A quiet day for us today. Etape (without the acute accent over the 'E') is on. As the gateway to the Highlands, North Perthshire has long endured lowland civilian invasions of various sorts. Encouraged by petty bureaucrats seeking political and pecuniary bonuses, the indigenous population is, as ever, hopelessly divided by such extravaganzas - between the greatly inconvenienced and the greatly favoured.
Etapestart2WebA local hotelier commented to me recently that their Sunday carvery business was expected to take a nose-dive as regular customers stayed away and the cyclists all cycled. Yes, they had a few rooms booked out for the lycra legionnaires but their chef was having to walk some bizarre and circuitous route to work, on account of all the bollards and barriers.
On the other hand, the spa town of Pitlochry itself would not exist if were not for a Southern bourgeouis preoccupation with health.

Cycling Evangelism
Since the eighties, outdoor sports have been attracting a growing tribe of city professionals of a certain age who like to be over-quipped for 'well-earned' forays into the wilderness playground of Scotland - and Highland Perthshire has benefited from the trade, selling all sorts of over-priced kit and caboodle to those whose mid-life hunger for adventure is evenly balanced with a paranoia about safety. Many of these people, I imagine, will be members of laudable organisations like the John Muir trust, fail to see the complete farce of a national park not owned by the, um, nation and be fully subscribed to the concept of global warming; their self-powered, Shimano lights flickering away diligently as they toil their way on Etape training runs through biting April blizzards.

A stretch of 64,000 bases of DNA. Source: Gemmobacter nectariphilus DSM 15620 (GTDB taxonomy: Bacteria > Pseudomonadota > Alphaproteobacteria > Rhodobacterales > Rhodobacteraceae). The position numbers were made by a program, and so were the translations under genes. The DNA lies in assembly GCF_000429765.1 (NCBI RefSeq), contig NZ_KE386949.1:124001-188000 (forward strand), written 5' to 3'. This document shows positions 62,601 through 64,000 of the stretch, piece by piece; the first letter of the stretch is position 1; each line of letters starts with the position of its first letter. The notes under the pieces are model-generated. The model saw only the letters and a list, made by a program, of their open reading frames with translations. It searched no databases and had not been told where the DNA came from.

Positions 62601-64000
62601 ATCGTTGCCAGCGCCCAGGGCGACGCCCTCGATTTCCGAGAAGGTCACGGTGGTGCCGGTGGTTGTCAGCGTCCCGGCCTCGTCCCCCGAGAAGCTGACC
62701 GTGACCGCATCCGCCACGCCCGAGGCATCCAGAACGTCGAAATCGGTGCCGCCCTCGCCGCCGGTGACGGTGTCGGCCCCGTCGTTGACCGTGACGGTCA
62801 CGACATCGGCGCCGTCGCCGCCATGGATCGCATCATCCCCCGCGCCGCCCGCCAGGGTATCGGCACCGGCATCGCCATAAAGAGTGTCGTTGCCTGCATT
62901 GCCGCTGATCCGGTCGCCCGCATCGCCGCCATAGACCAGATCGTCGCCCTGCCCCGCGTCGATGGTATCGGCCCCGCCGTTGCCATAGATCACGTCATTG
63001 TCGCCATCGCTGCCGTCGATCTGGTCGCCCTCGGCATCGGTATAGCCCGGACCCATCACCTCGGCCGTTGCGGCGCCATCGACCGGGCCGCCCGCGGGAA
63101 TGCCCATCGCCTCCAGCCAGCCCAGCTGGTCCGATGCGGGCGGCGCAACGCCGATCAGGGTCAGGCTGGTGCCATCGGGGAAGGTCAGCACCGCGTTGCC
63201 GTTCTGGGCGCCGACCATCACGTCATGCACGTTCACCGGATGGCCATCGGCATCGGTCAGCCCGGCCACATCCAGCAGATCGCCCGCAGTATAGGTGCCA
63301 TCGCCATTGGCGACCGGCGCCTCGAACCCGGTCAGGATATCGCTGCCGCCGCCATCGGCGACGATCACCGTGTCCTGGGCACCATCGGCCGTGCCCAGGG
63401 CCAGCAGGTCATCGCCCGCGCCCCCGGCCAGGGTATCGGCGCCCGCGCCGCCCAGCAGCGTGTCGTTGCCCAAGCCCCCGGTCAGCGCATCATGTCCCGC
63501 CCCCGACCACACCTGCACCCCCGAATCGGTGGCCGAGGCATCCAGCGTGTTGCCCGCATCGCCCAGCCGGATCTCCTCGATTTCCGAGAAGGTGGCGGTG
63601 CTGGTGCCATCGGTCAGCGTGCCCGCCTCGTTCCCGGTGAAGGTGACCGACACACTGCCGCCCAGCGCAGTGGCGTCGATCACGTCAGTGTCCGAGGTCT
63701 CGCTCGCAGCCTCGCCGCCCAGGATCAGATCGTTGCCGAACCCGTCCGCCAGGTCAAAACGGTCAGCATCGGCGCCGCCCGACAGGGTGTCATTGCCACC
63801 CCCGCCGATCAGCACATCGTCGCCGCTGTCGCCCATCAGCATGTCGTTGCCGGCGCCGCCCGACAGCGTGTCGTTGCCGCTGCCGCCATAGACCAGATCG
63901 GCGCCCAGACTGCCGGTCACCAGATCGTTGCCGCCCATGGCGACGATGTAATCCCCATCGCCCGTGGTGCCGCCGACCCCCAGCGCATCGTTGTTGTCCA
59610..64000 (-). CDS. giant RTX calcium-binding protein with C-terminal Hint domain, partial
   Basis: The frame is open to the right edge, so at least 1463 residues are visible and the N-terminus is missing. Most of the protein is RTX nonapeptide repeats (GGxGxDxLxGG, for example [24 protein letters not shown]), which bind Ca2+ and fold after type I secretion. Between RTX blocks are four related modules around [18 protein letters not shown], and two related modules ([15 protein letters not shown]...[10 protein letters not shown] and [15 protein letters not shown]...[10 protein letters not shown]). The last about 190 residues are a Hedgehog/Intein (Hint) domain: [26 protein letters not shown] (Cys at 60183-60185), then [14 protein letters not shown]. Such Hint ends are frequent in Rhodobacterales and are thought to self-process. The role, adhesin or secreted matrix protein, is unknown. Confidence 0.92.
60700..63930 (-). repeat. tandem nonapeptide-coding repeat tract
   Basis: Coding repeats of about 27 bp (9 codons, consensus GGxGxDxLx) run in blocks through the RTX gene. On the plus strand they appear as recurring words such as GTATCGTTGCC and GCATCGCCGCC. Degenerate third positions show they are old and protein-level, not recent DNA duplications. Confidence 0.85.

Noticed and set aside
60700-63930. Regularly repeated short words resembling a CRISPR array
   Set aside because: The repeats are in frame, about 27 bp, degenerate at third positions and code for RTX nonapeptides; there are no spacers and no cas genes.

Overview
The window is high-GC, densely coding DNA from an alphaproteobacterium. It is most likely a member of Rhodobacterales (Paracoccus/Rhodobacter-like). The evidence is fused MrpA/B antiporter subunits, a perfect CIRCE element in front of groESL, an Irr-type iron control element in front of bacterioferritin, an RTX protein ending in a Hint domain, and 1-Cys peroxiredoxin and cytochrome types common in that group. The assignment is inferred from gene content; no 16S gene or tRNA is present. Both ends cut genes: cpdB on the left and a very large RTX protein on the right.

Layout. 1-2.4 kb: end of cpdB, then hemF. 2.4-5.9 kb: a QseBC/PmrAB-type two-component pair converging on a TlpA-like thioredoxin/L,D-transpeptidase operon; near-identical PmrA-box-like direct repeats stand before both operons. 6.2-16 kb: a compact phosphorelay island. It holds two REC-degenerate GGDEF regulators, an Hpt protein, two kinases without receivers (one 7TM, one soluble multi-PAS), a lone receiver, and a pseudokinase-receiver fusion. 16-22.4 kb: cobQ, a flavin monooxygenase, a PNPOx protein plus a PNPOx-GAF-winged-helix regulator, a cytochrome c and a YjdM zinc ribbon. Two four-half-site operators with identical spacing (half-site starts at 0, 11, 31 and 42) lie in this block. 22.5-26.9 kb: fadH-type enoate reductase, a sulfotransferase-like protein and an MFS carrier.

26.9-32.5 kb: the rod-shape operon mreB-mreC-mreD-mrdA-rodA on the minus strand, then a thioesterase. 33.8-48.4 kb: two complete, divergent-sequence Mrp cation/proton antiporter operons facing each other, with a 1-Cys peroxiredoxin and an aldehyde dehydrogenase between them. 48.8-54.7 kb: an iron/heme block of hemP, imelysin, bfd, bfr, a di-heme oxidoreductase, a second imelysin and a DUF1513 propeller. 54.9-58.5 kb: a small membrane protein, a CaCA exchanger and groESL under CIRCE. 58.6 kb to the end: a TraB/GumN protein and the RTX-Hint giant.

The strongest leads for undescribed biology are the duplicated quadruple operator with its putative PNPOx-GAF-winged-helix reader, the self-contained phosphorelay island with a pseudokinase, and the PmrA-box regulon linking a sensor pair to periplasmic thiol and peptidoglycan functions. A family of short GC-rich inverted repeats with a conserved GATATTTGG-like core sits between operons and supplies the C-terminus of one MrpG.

But what really gets my goat is not the one day of road closures and to hell with human rights of those trying to go about their daily business, or even the 6,000-odd city slickers in silly outfits streaking through hill and glen; it's the compulsory, preaching, do-good, evangelical cult that has grown up around cycling in Highland Perthshire in a projection of local government zeal to make it a centre for cycling. And the vast sums of money squandered on things like providing free plastic folders with a dozen or so beautifully printed and explained cycle routes. It's the indoctrination of small schoolchildren by council-backed companies whose impending annual cycling workshop is flagged up with a request to bring bicycles to school that day. The underlying assumption is that children as young as five should have their own bicycles (although if they do not, they can still join in on foot or beg/borrow a shot of a bike from a more privileged friend.)
There is a covert message that families should have bike racks on their cars and that Mummy and Daddy ought to be out cycling too. The vision for Highland Perthshire is to turn it into a giant 'Centre-parc' idyll, with families cycling about everywhere, lowering their collective risks of high blood pressure and diabetes. Babies and toddlers can be accommodated in special trailers with little jaunty flags while older children can have little half-bikes specially hooked on to adult bikes. For every excuse, there is a nifty piece of equipment - at a cost, of course. Soon, I expect, a parent who hasn't got their kids out of stabilisers by the age of six will be getting a visit from the authorities.

A Pre-occupations of a Perth-Centric Local Government